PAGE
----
- Ph.D. Electrical Engineering, Princeton University 2012
- M.S. Institute of Microelectronics, Tsinghua University, Beijing, China 2006
- B.E. Electronic Engineering, Tsinghua University, Beijing, China 2003
My research goal is to develop a multidisciplinary program that advances nanobiotechnologies through three main research themes in advanced manufacturing, nanophotonics, and biomolecular sensing. My educational goal is to train students at different levels with fundamental engineering and physical concepts, provide them with opportunities to tackle complex real-world problems, and prepare them with the skills and mindset that allow them to strive in the ever-changing technology landscape. We explore science at nanometer scale and develop impactful biomedical technologies. I view multidisciplinary and integrative strategies an effective and necessary tool to build collaboration and solve problems at the interface of different disciplines and across dimensional scales. Working on technologies interfacing nanofabrication, photonics, electronics, chemistry, and molecular biology, my lab has prototyped 3D metal printing, on-chip integrated polarimetric imager, sapphire-supported nanopore sensor, and a portable, rapid, and accessible virus antigen test at ASU.
In 2016, Chao. Chao Wang was appointed as an assistant professor in the School of Electrical, Computer and Energy Engineering at Arizona State University. He is also affiliated with the Biodesign Center for Molecular Design and Biomimetics at ASU. Previously, Wang was a research assistant professor at ASU starting from 2015. Prior to joining ASU, he was a research scientist at IBM T.J. Watson research center working on translational systems biology and nanobiotechnology. He studied nanotechnology at Princeton University, obtaining his doctorate in Jan. 2012.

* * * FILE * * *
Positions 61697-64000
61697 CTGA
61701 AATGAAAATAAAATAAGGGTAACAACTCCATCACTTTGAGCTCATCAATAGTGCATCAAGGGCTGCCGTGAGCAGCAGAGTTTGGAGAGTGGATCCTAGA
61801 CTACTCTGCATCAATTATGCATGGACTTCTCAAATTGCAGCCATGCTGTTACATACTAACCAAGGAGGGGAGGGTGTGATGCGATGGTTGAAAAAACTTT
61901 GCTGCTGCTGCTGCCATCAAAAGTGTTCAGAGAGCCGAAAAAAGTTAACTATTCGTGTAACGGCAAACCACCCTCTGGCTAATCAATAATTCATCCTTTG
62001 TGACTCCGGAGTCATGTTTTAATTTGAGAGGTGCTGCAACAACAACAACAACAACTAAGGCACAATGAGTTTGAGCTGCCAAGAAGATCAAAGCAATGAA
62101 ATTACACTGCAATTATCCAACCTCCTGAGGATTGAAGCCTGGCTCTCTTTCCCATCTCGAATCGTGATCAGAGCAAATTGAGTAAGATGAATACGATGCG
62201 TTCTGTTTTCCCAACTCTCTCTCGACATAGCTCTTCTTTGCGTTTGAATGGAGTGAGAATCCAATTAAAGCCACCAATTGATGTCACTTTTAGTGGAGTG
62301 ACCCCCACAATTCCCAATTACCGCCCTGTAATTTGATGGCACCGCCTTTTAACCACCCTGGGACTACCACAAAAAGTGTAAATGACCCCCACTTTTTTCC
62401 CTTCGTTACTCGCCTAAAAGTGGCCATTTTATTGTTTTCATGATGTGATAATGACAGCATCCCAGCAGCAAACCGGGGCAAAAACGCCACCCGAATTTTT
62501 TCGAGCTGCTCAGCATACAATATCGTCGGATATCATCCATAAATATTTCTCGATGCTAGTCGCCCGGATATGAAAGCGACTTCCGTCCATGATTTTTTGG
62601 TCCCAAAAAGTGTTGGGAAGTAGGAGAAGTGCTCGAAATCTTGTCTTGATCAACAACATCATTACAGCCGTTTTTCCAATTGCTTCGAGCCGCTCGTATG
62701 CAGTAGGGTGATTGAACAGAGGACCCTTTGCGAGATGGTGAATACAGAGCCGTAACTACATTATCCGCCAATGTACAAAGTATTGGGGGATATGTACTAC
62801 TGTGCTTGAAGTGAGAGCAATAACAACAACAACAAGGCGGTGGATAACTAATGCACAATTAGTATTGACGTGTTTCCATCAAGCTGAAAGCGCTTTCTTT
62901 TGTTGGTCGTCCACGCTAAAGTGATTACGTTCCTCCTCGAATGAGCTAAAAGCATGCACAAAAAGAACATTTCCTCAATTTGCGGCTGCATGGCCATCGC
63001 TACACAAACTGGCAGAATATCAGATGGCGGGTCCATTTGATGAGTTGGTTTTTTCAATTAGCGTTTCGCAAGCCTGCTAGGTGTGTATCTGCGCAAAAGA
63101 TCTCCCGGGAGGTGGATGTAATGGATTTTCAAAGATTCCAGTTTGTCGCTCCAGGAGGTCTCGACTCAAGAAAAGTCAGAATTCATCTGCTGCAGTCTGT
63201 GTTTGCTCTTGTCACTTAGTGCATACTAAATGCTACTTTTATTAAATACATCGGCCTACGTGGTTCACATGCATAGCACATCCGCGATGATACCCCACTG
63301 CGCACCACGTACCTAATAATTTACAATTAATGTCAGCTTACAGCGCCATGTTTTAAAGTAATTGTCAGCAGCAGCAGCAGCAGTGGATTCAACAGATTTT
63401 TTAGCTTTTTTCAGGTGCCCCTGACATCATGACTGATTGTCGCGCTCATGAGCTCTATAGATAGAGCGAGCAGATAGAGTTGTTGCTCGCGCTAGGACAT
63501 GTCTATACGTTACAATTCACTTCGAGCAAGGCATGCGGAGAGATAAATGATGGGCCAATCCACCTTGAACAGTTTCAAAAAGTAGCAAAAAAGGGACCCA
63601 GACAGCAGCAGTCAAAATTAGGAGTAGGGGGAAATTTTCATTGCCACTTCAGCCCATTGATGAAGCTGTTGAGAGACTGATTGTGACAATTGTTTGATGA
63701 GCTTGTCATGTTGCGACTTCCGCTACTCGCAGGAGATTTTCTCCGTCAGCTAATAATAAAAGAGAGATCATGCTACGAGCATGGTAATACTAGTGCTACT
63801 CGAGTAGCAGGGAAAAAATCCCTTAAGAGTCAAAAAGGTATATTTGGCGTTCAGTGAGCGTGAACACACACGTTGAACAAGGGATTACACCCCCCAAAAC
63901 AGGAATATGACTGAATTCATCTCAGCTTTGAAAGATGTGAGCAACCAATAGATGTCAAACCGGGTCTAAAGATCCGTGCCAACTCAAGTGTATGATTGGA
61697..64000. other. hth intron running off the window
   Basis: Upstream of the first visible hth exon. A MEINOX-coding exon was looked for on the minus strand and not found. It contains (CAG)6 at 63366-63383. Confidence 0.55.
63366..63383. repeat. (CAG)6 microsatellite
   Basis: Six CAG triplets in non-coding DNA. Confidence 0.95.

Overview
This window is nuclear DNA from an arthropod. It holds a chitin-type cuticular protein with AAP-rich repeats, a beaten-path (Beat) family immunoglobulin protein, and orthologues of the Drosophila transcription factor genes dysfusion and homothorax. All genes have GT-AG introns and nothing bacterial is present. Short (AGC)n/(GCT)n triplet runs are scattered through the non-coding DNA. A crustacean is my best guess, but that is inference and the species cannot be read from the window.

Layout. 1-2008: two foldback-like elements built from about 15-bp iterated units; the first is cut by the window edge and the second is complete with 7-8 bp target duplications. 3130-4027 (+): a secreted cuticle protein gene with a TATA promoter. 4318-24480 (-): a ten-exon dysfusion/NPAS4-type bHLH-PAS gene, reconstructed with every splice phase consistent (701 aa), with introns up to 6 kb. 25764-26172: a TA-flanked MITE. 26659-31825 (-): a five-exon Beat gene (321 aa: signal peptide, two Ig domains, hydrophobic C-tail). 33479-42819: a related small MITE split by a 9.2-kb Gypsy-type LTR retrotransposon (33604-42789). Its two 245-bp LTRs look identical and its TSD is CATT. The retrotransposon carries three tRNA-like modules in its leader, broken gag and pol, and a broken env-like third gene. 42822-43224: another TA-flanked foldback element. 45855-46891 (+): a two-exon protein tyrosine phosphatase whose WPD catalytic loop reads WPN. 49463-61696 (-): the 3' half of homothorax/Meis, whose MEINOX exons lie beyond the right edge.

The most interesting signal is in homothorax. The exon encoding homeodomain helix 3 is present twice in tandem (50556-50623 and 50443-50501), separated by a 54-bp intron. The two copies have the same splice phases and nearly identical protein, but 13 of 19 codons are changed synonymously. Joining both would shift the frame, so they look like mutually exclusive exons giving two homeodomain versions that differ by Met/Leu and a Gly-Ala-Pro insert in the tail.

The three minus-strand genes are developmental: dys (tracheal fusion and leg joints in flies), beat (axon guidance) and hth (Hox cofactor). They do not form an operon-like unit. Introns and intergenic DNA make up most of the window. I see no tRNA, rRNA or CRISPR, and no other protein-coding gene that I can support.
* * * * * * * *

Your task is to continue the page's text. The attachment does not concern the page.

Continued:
Wang aims to bridge the nanoscience and biotechnology in research. His primary research interests have been in nanofabrication, nanoelectronics, nanofluidics, plasmonics and biosensing. The research goal is to develop a multidisciplinary research program that focuses on advancing nanomanufacturing technologies to address the grand challenges in biomedical, communication and energy applications. The three main research areas are scalable nanomanufacturing, quantum optics, and liquid biopsy. The teaching goal is to educate the students at ASU with fundamental engineering and physical concepts and introduce them the state-of-art technological in biomedicine, quantum physics, and energy applications.
Wang has 26 granted and pending U.S. patents, and has published his research in prestigious journals including Nature Nanotechnology, Nature Communications, Materials Today, ACS Nano, Nano Letters, etc.